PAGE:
I may be able to acquire a new colony with hive soon, from a beekeeper who want’s to reduce his number of colonies. I’m not sure yet on the details on this colony or if I actually will be able to get it but I hope I will, certainly now I’m slight unsure on the survival of my remaining colony. I would have liked to begin the season with two colonies, which I would have done if both my colonies had survived, but having at least one colony of bees is I’d say a prerequisite for being able to call yourself a beekeeper. When you have more than one colony you can supplement one colony with a possible excess in the other, either with stores or brood or a queen(cell). That is, if my last remaining colony/queen is still viable. Which I hope to find out on tomorrow when the temperature is predicted to exceed 18 degrees (64 F).
There is also a little voice in the back of my mind saying that it would be a bad idea to hand me another colony, seeing how the last one and perhaps the last two fared. I guess I’m going to ignore that voice and if the chance presents itself I will gladly take on a new colony. I would like to have about 5 colonies in total, in a few years. I suppose that way my beekeeping life will be a much more relaxed one. Loosing one colony would be regrettable but not catastrophic. When you have “x” chance on losing each colony you are expected to loose a percentage of your colonies over winter. Say each colony has a 20% chance (made that up on the spot) not to survive winter. If you then have 5 colonies you will expect to loos one colony over winter. This is a bummer but an expected risk of being a beekeeper, it comes with the territory. But losing a percentage of your colonies when you only have two, can easily mean you lose all your colonies and in a sense you will have to start over.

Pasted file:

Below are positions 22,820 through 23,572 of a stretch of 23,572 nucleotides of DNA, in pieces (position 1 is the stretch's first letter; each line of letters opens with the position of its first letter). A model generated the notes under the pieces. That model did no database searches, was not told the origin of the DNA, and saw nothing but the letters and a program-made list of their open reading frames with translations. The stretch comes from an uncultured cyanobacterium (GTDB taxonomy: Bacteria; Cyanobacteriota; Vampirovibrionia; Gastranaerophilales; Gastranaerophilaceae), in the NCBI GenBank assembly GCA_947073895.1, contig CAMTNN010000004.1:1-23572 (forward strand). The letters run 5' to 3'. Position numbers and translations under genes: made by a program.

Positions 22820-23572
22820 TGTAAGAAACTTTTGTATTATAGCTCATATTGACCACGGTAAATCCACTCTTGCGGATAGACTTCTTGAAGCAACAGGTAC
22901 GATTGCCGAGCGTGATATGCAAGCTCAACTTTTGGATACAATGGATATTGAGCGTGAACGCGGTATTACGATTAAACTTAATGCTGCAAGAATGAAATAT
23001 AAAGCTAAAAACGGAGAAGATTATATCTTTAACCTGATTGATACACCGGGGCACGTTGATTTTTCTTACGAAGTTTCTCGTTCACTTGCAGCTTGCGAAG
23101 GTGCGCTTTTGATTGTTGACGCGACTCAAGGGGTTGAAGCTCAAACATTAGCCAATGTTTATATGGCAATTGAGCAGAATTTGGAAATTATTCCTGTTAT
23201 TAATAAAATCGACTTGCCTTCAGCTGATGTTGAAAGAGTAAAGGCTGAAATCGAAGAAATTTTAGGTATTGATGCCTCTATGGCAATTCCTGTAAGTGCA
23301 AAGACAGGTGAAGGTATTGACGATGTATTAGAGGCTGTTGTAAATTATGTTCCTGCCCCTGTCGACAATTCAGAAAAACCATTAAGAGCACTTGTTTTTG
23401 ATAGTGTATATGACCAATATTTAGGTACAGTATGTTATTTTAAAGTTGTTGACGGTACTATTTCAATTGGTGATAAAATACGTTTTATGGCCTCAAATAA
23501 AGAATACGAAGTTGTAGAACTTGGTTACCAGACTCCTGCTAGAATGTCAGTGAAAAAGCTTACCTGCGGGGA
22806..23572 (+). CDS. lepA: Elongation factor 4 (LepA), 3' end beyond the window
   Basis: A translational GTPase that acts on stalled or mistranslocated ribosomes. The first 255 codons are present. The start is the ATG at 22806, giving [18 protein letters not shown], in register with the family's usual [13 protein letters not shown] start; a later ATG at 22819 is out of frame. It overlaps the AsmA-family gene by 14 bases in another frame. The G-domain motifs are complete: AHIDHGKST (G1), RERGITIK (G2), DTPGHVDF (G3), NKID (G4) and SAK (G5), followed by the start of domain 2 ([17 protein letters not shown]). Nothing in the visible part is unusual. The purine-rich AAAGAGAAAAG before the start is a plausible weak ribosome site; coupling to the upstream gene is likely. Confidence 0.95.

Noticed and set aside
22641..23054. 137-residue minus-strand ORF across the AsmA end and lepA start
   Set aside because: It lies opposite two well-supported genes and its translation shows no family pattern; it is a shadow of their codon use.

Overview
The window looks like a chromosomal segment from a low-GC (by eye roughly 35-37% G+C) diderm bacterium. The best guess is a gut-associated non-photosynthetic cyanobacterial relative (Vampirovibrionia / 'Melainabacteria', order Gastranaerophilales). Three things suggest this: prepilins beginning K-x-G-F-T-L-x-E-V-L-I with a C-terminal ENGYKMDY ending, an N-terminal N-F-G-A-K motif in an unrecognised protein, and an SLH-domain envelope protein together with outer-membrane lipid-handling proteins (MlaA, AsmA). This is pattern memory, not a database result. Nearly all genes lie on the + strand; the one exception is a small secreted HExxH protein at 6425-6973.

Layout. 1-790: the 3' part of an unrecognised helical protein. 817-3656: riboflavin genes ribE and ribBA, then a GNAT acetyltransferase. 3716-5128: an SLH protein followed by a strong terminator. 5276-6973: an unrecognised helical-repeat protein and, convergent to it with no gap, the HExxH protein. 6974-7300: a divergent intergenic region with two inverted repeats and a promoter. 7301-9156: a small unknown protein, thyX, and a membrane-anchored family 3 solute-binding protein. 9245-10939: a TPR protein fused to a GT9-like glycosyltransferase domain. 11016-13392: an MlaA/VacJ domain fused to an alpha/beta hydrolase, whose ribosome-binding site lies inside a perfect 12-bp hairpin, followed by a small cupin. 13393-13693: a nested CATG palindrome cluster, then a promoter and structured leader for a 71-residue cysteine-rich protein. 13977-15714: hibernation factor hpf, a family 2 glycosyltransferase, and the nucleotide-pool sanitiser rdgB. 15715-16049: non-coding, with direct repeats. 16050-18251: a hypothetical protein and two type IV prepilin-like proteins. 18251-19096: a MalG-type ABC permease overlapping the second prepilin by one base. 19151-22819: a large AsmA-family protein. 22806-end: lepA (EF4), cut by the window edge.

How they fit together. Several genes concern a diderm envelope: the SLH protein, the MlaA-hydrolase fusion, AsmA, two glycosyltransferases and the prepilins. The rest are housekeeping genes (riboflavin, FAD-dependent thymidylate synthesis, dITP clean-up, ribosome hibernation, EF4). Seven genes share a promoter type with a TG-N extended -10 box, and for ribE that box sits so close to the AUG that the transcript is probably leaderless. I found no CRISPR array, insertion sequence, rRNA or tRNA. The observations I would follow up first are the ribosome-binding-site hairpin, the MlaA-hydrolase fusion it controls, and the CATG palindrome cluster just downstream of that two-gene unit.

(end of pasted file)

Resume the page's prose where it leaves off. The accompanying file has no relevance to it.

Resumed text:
If you have also paid money to acquire a carnica or buckfast queen then losing that colony also means loosing an investment. Now for me that isn’t the case as of yet, although I do plan on becoming either a buckfast or carnica beekeeper in the future and maybe even try my hand at queen rearing. For now I’ll just concentrate on the colony in the apiary.
Edit: I went to the apiary today. Beautiful weather, warm and sunny although there was a lot of wind. I went mainly to find brood and eggs. I checked all the frames this time and I found caped brood, larva swimming in their food and eggs. There wasn’t all that much brood in my opinion. But perhaps that is just my inexperience and this amount of brood is normal for the time of year. If I had to guess I’d say there was perhaps a little over one side of a frame of brood divided over three frames. The frames also containing stores, fresh pollen and either sugar syrup or honey.
I also found the queen (see image to the right). This is the first time I have seen this queen because she was reared late last year. I thought she looked slightly small, compared to the other queens I’ve seen. Perhaps that is the reason she doesn’t give as much brood. I’m just speculating here. Time will tell as I can’t replace her before the swarming season in June.